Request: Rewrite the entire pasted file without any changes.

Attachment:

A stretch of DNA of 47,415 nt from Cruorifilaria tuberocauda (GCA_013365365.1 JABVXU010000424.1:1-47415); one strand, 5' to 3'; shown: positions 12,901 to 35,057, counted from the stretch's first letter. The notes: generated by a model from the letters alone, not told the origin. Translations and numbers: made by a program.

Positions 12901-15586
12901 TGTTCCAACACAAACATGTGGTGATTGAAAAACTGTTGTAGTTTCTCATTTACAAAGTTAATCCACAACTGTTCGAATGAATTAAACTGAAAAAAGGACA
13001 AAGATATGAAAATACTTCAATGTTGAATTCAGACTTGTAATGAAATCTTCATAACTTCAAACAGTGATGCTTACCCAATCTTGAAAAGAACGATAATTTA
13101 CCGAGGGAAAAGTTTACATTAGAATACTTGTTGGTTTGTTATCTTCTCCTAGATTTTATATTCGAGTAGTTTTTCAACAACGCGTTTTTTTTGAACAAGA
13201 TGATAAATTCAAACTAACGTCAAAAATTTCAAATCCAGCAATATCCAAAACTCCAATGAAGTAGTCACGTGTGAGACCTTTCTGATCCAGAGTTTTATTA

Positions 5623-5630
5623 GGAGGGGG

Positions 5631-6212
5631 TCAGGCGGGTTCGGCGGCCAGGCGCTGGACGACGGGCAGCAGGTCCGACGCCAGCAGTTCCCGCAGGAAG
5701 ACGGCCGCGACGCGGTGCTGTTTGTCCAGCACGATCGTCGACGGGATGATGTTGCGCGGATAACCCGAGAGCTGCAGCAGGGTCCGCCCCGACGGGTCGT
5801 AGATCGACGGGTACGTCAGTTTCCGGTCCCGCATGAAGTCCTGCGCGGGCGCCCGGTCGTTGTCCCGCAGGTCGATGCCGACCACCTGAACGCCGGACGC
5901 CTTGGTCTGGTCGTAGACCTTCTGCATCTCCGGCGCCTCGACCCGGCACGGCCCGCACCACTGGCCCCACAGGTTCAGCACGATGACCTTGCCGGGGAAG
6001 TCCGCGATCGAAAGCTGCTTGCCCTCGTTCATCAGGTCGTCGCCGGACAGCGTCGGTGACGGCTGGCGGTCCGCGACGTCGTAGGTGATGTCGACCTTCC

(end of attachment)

A stretch of DNA of 47,415 nt from Cruorifilaria tuberocauda (GCA_013365365.1 JABVXU010000424.1:1-47415); one strand, 5' to 3'; shown: positions 12,901 to 35,057, counted from the stretch's first letter. The notes: generated by a model from the letters alone, not told the origin. Translations and numbers: made by a program.

Positions 12901-15586
12901 TGTTCCAACACAAACATGTGGTGATTGAAAAACTGTTGTAGTTTCTCATTTACAAAGTTAATCCACAACTGTTCGAATGAATTAAACTGAAAAAAGGACA
13001 AAGATATGAAAATACTTCAATGTTGAATTCAGACTTGTAATGAAATCTTCATAACTTCAAACAGTGATGCTTACCCAATCTTGAAAAGAACGATAATTTA
13101 CCGAGGGAAAAGTTTACATTAGAATACTTGTTGGTTTGTTATCTTCTCCTAGATTTTATATTCGAGTAGTTTTTCAACAACGCGTTTTTTTTGAACAAGA
13201 TGATAAATTCAAACTAACGTCAAAAATTTCAAATCCAGCAATATCCAAAACTCCAATGAAGTAGTCACGTGTGAGACCTTTCTGATCCAGAGTTTTATTA

Positions 5623-5630
5623 GGAGGGGG

Positions 5631-6212
5631 TCAGGCGGGTTCGGCGGCCAGGCGCTGGACGACGGGCAGCAGGTCCGACGCCAGCAGTTCCCGCAGGAAG
5701 ACGGCCGCGACGCGGTGCTGTTTGTCCAGCACGATCGTCGACGGGATGATGTTGCGCGGATAACCCGAGAGCTGCAGCAGGGTCCGCCCCGACGGGTCGT
5801 AGATCGACGGGTACGTCAGTTTCCGGTCCCGCATGAAGTCCTGCGCGGGCGCCCGGTCGTTGTCCCGCAGGTCGATGCCGACCACCTGAACGCCGGACGC
5901 CTTGGTCTGGTCGTAGACCTTCTGCATCTCCGGCGCCTCGACCCGGCACGGCCCGCACCACTGGCCCCACAGGTTCAGCACGATGACCTTGCCGGGGAAG
6001 TCCGCGATCGAAAGCTGCTTGCCCTCGTTCATCAGGTCGTCGCCGGACAGCGTCGGTGACGGCTGGCGGTCCGCGACGTCGTAGGTGATGTCGACCTTCC